Behind the scenes
Giving the viewers an insight into the ‘making of’ art pieces, artist Susanta Mandal identifies and depicts the process as the crux of creation
Artist Susanta Mandal initiates an exchange of ideas around the theme of the creative process through an exhibition format, inviting artists whom he respects and admires to weigh in on their artistic sources and cognitive triggers.
On display at Vadehra Art Gallery’s group show titled ‘Erasure’, curated by Susanta Mandal, featuring work by himself along with artists Atul Dodiya, Anju Dodiya, Sudhir Patwardhan, Gulammohammed Sheikh, Dayanita Singh, Ayisha Abraham, Mithu Sen and Ranbir Kaleka.
Mandal identifies the process as the crux of creation while considering how its relationship to artmaking has evolved with as much precision and fervour as the diversifications in visual languages.
From serving as an invisible structure in early art movements when artworks were posited as transcendental, author-less creations, to its present-day avatar as a fundamental feature or contextual aspect of post-modern art, he explores how ideas are formed in response to a range of fluxes. Through the process, from assimilation and alienation to aggregation and erasure.
“As process becomes the catchword of content in the contemporary age, as how something is made gains more traction and weight in how one must feel about something, Mandal is interested in postulations of erasure – of a self-referential and self-editing intention that is in parts voluntary and involuntary – as an act of thinking,” reads the curatorial note.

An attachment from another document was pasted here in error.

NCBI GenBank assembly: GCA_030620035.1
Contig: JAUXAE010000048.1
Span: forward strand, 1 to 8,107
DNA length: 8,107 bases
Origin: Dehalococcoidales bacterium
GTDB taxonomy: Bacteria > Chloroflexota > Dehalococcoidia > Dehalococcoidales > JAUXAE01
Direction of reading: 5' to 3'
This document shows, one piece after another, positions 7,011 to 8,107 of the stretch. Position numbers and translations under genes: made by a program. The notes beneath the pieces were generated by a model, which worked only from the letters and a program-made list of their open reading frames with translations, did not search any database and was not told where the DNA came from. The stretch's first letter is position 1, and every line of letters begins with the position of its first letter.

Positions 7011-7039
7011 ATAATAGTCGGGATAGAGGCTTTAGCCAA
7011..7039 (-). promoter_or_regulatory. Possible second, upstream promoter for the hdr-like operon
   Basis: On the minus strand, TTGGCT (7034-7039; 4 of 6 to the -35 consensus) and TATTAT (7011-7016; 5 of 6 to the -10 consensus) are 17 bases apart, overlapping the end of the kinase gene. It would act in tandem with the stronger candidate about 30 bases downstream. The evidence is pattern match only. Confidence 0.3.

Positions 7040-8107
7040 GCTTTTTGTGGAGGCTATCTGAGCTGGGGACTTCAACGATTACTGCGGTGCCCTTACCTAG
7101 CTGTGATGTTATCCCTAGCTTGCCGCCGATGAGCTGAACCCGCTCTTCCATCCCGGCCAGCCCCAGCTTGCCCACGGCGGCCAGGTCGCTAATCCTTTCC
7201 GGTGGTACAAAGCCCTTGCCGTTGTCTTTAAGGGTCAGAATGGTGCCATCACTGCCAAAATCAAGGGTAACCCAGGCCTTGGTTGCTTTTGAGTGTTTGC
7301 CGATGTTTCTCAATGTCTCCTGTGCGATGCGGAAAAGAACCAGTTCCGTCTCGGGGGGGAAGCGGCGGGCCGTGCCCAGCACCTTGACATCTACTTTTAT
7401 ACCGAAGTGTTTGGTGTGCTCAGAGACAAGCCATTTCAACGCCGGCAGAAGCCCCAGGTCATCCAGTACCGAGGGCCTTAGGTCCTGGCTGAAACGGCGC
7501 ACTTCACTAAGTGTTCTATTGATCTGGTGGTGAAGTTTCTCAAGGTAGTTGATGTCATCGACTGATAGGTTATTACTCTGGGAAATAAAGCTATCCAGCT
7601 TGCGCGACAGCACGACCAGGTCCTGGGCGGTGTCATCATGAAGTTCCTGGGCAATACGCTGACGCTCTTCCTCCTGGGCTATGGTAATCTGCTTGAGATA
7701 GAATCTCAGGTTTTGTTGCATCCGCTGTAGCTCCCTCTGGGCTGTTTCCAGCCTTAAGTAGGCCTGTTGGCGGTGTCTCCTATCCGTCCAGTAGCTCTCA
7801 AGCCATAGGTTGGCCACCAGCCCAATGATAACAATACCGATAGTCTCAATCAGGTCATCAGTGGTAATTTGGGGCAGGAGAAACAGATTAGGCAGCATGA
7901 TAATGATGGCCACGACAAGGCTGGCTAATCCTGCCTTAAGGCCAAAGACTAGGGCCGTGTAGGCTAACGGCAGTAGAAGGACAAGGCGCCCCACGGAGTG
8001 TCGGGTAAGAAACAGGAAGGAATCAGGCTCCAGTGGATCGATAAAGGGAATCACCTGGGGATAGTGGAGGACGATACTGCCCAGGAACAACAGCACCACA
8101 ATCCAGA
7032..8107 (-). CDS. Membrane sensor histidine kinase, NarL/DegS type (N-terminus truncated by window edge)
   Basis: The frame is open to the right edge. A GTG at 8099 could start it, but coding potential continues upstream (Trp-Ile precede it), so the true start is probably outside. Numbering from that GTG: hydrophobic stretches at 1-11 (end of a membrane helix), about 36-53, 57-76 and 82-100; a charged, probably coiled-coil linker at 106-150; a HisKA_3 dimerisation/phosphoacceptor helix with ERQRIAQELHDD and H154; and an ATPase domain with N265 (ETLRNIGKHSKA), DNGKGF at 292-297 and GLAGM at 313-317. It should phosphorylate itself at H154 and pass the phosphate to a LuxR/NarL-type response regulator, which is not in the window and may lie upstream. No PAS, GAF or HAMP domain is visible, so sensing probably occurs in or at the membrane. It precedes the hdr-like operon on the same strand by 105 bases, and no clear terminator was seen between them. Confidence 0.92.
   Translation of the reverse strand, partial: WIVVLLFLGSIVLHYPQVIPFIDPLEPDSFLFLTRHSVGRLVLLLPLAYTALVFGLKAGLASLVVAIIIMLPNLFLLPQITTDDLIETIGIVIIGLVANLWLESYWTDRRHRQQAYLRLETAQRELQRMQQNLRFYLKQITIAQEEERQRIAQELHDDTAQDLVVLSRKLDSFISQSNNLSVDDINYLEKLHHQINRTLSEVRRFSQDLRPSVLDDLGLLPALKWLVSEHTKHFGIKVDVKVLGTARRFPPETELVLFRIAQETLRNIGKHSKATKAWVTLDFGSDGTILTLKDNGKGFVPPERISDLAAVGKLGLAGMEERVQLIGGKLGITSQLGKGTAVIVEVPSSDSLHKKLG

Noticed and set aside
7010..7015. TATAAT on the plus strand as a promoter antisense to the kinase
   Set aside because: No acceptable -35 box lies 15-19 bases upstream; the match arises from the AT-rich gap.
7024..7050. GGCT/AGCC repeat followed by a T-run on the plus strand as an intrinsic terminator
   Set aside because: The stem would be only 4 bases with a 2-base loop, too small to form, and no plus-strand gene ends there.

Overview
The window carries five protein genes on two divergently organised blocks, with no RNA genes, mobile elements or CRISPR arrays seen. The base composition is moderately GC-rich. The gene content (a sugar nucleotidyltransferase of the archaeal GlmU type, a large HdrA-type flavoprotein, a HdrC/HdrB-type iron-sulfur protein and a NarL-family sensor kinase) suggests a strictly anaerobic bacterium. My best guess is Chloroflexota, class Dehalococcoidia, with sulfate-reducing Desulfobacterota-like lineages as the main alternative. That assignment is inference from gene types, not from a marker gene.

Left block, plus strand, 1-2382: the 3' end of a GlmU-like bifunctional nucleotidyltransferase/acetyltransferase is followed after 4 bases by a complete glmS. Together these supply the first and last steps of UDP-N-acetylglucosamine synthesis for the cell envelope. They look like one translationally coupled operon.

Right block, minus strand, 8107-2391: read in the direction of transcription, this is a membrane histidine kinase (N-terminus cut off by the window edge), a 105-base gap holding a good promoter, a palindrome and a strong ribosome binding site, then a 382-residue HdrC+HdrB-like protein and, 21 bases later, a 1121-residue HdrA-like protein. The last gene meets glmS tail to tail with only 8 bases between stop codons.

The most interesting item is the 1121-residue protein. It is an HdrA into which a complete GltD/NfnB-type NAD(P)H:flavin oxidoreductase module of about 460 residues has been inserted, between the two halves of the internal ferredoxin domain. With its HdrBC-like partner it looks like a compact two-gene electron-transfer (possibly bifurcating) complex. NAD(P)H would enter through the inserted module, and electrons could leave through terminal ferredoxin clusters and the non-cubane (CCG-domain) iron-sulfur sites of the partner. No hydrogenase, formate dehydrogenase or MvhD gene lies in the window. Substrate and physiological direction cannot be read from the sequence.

In social and mass media, identities are finely erased and intolerances are layered as per old discriminatory practices on the basis of colour, caste, religion, gender and sexuality. For Mandal, actions of erasure are not only affected in the original strokes of creation but also in the revising and remembering of past acts, as is the case with an unstable mental prowess that attempts to reconstruct its reality or a political manoeuvre to re-visualize identity, place and history while keeping certain objectives in focus.
The illustrative breadth and thoughtful depth of Mandal’s point of view emerge as he complicates and engages with these core questions of process. He asks: “Whose or what stories are being told? Whose or what pain is being acknowledged? Whose or what birth is celebrated? Do we tend to forget some ideas, or is it required we forget for the comfort of our inner constitution? Who will decide, for the sake of truth, which version is unbiased?”
In contemplating creation as process over product, Mandal adds a valuable, interdisciplinary dimension to the show by including a myriad of contributions in the form of text, notes, drawings, images, video and sound from both creative and non-creative practitioners involved in their own kind of ‘making of’.
The exhibition is on view at Vadehra Art Gallery and also on their website till April 2